Windhover By Hopkins

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Windhover By Hopkins
In Gerard Manley Hopkins' poem "The Windhover" there is a sort of
representational allusion to Christ and Jesus. In other words the speaker
praises the Lord by praising what he takes as a symbol for Christ, the windhover
himself. Through out the poem the speaker symbolizes Christ's glory by the way
the falcon reacts to the air how it maneuvers and even charcteristic traits of
the falcon species. One could only appreciate the glory of the Lord more after
interpreting the poem. The poem is subtitled "To Christ our Lord"
because the falcon reminds him of Christ. The speaker continuously hails one of

God's most stunning creatures, the falcon. He is flabbergasted at the
magnificence of the windhover's flight. He wonders at its colorful feathers and
the sheer speed of its flight. His tone suggests that he is in awe...he is
observing something equivalent second coming of Jesus or angels walking among
regular men. He throws out a barrage visual imagery to try to describe the
windhover and still does not seem to come close to its real magnificence. He
wonders how such a creature could exist but is eventually just filled with glee
in knowing the fact that it does exist. In the first stanza the speaker states
that he spotted the morning's minion as if to suggest that the falcon was some
how subservient to the morning. He suggests that there is some sort of royal
heiarchy by using words that recall images of sovereignty. Once the reader
scratches the surface of the first stanza he can begin to understand the
remainder of the poem. The second stanza takes a different stance on things. The
windhover is out maneuvering when a smoothly and suddenly dives. The speakers is
scared for the birds' safety but is pleasantly surprised when the bird is lifted
by a huge wind. One can say that in times of foolish pleasure he can fall but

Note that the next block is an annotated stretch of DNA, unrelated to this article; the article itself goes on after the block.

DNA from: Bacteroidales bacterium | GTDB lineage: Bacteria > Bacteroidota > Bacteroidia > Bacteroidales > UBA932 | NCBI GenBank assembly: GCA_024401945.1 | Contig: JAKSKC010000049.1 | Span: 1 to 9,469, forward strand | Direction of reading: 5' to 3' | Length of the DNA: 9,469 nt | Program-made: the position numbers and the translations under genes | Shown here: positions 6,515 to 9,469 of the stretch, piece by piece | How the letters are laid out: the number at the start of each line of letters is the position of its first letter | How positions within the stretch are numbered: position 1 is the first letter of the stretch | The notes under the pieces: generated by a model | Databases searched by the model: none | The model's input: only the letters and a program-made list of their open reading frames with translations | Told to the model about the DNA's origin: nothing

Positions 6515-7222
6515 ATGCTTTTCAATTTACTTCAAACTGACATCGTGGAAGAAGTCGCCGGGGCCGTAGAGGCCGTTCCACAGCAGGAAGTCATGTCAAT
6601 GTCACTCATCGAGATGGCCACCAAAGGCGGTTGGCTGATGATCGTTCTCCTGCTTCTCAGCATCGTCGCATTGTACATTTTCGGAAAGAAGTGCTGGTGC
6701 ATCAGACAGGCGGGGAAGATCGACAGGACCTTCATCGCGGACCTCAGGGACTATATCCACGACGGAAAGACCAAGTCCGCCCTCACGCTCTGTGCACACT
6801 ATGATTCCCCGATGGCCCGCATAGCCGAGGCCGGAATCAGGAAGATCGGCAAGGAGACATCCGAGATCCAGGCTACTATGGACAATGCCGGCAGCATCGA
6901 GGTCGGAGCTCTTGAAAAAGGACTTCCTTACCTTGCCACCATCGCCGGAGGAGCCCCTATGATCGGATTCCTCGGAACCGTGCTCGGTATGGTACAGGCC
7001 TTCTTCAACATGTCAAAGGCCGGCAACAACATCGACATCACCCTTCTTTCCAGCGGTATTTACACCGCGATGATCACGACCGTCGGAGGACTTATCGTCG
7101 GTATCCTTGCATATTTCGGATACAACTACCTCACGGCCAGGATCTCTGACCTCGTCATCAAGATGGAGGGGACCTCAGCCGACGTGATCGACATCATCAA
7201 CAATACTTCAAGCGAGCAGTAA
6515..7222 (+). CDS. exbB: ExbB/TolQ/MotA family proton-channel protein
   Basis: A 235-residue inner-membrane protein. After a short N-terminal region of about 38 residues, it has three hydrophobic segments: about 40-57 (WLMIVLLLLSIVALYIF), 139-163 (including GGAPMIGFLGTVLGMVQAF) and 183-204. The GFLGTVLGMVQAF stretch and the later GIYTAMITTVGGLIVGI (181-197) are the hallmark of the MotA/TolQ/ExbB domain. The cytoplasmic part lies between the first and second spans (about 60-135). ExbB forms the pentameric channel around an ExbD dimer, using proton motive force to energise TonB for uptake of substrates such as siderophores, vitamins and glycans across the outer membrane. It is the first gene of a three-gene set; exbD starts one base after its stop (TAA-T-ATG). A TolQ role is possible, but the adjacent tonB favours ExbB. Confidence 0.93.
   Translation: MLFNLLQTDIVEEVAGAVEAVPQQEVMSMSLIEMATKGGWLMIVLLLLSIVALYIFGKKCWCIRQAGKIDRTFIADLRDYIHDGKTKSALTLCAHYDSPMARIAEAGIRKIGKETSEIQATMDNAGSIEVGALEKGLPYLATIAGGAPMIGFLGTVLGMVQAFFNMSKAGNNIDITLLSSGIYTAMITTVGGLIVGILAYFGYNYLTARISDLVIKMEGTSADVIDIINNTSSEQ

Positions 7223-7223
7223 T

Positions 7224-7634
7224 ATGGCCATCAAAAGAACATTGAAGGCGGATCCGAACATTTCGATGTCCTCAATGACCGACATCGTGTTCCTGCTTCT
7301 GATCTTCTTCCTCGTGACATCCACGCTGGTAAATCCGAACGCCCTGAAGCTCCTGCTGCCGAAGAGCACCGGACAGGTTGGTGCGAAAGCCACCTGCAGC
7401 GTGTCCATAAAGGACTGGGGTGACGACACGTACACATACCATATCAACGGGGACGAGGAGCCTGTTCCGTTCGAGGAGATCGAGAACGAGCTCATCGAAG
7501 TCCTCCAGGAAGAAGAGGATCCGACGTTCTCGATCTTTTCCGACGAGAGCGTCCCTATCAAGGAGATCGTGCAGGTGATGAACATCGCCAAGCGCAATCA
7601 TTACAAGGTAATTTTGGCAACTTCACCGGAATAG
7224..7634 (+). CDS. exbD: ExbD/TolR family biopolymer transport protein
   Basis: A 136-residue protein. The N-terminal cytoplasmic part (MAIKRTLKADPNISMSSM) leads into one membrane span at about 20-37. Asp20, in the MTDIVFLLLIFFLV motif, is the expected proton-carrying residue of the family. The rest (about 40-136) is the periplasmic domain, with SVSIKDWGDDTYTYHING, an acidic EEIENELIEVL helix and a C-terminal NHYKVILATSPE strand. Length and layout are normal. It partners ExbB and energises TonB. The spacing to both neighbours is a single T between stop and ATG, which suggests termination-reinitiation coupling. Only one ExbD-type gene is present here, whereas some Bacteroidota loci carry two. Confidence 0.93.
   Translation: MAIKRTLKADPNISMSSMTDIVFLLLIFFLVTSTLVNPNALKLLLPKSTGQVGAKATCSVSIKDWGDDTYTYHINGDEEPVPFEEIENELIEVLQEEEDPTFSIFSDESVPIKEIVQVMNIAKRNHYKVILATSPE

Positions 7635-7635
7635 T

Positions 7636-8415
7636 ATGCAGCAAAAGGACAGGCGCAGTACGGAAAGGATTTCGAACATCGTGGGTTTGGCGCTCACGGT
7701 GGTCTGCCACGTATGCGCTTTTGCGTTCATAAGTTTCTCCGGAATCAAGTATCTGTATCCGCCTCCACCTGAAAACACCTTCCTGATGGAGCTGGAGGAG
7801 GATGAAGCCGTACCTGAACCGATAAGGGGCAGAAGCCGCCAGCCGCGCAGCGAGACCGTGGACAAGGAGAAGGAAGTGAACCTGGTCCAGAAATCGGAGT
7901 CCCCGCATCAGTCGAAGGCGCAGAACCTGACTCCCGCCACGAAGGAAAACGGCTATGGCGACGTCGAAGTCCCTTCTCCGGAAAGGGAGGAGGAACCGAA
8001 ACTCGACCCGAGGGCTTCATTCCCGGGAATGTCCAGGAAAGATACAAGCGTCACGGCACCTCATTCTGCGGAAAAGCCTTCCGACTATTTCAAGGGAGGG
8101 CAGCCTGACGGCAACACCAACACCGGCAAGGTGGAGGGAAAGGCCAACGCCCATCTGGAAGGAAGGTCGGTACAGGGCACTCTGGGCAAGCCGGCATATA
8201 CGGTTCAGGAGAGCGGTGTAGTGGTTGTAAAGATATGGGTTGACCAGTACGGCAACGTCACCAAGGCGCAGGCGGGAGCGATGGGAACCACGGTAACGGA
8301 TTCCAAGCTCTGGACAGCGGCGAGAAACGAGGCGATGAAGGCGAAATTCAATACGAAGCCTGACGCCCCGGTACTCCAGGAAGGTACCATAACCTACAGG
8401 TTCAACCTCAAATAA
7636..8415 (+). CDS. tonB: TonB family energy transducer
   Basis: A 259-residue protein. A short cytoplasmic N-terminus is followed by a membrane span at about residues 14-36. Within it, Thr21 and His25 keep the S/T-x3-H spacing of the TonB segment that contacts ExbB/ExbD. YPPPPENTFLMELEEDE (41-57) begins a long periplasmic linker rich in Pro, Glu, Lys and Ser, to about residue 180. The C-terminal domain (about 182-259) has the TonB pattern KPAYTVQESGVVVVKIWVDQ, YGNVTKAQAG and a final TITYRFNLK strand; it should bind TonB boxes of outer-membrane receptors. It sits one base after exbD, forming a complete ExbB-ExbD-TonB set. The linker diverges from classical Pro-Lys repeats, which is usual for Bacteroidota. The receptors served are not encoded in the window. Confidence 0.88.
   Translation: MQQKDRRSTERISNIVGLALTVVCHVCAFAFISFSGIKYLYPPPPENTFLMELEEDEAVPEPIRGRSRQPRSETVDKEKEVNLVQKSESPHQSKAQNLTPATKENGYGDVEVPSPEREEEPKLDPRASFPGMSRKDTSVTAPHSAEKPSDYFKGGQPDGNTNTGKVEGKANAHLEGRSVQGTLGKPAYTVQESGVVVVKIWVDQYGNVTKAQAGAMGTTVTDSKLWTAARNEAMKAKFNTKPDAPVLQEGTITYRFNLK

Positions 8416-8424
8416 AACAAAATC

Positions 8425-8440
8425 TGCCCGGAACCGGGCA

Christ will always lift be there to lift him back up. Christ is thus the cushion
needed for even a temporary fall from grace. Stanza three uses a barrage of
descriptive words to denote the dignity of such a creature. In the animal
kingdom it would be considered king of the roost. The speaker call the windhover
a chevalier meaning knight or in other words a savior. Christ is also considered
a savior. The speaker compares the bird and Christ with the hard work of the
plow that creates a furrow and displays the wet soil underneath and burned
embers that shine red-gold when split open and burn with fire. That is directly
comparable to assumption that the speaker was leading a dark life until the Lord
stirred up his life, split open his dark shell and helped him to shine with a
new vigor for life. Christ could be seen in nature in the windhover's existence.

He is symbolized in all the actions of the falcon and also represented in its
charactaeristics. The speaker praises the Lord by his amazed praise and
represented in its characteristics. The speaker praises the Lord by his amazed
praise and appreciation. What he seems to be saying is that Christ exists in
even the smaller details in life and all we have to do is observe them
periodically to know that Christ lives on.

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